The latest Humana Festival offering, Hansol Jung’s “Cardboard Piano” is a meditation on blame, innocence, forgiveness and love. Set in a township in Northern Uganda and written by a South Korean playwright, it is also a mediation on Americans abroad created by an author with an outside perspective of our nation.
Chris (Briana Pozner) is the daughter of missionaries in Uganda, and she is gay. She has fallen for Adiel (Nike Kadri), who is also smitten, and the two have romantic late-night rendezvous in the church built by Chris’ missionary parents.
Pozner and Kadri are both adorable as lovestruck teenagers, and the idyllic 20 or so minutes they share in bliss at the beginning of the play are sweet, though their idyll is obviously doomed.
That doom arrives in stages, represented first by the arrival of Pika (Jamar Williams), an escaped child soldier. Williams creates a convincing portrait of a child thrust into violence at a young age. He makes strong choices physically and vocally, imbuing Pika with a twitchy energy and plaintive sing-song sound. Jung’s ear for rhythm and dialogue is particular strong in her work on Pika.
The second act occurs in the same church 15 years later, and it examines the trauma the survivors of the first act experienced and features a strong performance from Michael Luwoye as Paul, a preacher who has taken over the church once run by Chris’ parents. He is at turns charming and rageful as he explores his past and the prejudices it has left with him.
Director Leigh Silverman has gotten some wonderful work out of the entire ensemble, and scenic designer William Boles creates a set that is almost an art installation, with rusted metal and weathered plywood enveloping the entire Victor Jory Theatre.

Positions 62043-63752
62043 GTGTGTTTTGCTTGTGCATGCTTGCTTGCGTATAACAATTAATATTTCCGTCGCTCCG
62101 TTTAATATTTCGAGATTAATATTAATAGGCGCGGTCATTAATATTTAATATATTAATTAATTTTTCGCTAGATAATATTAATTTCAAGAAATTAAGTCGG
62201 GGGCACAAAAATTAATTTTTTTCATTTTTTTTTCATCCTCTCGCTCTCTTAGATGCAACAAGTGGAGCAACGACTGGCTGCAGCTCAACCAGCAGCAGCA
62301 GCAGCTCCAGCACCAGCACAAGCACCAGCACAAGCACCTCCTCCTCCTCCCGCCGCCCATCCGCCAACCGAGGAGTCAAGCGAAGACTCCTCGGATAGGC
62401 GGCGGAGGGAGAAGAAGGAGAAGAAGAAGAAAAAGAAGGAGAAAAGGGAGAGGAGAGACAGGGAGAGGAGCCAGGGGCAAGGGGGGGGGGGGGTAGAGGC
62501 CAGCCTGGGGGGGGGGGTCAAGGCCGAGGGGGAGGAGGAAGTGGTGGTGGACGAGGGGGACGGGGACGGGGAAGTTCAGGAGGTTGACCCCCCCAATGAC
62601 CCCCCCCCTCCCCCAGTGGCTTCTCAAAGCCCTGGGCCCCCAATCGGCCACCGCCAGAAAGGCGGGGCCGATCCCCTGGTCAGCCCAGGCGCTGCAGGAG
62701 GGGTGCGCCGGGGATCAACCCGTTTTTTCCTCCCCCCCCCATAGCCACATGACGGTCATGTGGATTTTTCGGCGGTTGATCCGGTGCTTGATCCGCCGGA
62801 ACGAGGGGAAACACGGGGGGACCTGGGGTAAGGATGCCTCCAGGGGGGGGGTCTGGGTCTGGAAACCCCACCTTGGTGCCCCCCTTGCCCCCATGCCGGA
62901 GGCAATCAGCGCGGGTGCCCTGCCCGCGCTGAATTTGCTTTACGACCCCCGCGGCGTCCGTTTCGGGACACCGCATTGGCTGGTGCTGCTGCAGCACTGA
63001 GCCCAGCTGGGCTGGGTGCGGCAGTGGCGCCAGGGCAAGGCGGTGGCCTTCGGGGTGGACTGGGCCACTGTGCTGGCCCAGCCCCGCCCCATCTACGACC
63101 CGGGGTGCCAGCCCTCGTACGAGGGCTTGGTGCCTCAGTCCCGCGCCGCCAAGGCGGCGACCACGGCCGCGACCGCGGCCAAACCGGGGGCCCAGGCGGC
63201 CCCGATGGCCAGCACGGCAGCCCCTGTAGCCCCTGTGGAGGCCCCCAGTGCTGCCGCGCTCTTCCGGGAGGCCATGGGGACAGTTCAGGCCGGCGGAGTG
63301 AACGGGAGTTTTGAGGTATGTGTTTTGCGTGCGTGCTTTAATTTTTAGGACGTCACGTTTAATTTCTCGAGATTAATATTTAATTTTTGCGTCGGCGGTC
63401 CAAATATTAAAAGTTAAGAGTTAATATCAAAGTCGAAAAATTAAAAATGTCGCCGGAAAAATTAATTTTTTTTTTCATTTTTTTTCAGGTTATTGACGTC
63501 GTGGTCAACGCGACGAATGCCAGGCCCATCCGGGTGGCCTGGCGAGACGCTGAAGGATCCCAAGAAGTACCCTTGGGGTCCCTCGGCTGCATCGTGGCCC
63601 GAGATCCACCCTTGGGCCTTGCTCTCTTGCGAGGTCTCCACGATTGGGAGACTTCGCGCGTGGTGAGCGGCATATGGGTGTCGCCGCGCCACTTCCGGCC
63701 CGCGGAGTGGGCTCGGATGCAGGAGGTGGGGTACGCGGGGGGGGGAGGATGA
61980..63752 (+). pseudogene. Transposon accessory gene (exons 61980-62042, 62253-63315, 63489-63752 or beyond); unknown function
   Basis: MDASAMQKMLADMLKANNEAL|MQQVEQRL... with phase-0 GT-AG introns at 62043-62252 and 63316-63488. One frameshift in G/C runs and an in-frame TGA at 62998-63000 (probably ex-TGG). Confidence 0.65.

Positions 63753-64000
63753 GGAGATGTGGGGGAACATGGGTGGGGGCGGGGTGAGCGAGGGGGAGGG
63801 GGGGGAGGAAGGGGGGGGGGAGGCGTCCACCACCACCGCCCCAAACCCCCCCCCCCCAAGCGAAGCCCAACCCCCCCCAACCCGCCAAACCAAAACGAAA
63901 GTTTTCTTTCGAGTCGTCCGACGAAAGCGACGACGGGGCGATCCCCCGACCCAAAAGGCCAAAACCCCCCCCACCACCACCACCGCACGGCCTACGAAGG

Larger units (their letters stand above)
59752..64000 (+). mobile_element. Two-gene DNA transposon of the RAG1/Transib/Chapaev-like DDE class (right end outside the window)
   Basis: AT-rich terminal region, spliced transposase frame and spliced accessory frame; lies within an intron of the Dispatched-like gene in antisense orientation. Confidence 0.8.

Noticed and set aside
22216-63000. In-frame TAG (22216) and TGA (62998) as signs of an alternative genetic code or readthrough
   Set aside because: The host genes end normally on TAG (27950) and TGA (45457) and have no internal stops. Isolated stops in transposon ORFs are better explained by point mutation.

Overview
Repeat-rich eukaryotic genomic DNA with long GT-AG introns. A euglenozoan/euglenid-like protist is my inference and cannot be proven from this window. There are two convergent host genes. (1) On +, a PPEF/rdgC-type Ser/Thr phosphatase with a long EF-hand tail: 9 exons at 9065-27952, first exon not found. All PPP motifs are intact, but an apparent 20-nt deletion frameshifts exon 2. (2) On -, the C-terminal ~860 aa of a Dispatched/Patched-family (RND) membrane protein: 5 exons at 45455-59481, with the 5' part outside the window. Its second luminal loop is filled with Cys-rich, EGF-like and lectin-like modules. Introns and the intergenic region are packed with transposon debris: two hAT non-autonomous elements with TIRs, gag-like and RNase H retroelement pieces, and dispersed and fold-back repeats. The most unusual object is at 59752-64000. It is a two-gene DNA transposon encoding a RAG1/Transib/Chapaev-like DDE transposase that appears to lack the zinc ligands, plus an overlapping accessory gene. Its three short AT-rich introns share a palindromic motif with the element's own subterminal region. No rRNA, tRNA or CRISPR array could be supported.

The action is grounded in the personal but is looking hard at current events in Uganda, which has become increasingly hostile toward LGBTQ people. There is also a subtle but distinct nod to the role Christian missionaries have historically taken in propping up homophobia in Uganda.
It’s a delicate balance, and Jung walks the tightrope with skill and grace. The characters are well drawn and meaty, and their interpersonal conflict is engaging. But Jung leaves herself plenty of room for questions and accusations that reach far beyond the borders of Uganda.
One of the larger philosophical questions, almost an accusation really, is the interrogation of the forgiveness and love many Christians seek for themselves but refuse to grant to the LGBTQ population. This is one of the many themes presented by Jung that have a very American flavor, given the current political climate.
The PTSD experienced by soldiers is well on display here as well. While Paul and Pika were child soldiers, it’s easy to draw a connection to the plight of American veterans of recent wars, many of whom struggle with the same issues.
Another boundary-less examination is the aftermath of violence and trauma. So many plays are only interested in the things that lead up to an explosion. These plays abandon their characters as soon as the dying is done. “Cardboard Piano” sticks with its survivors to see marks on left on them by trauma and to wonder if their lives can still find meaning, or grace.
“Cardboard Piano” continues at Actors Theatre through April 10. For times and tickets, click here.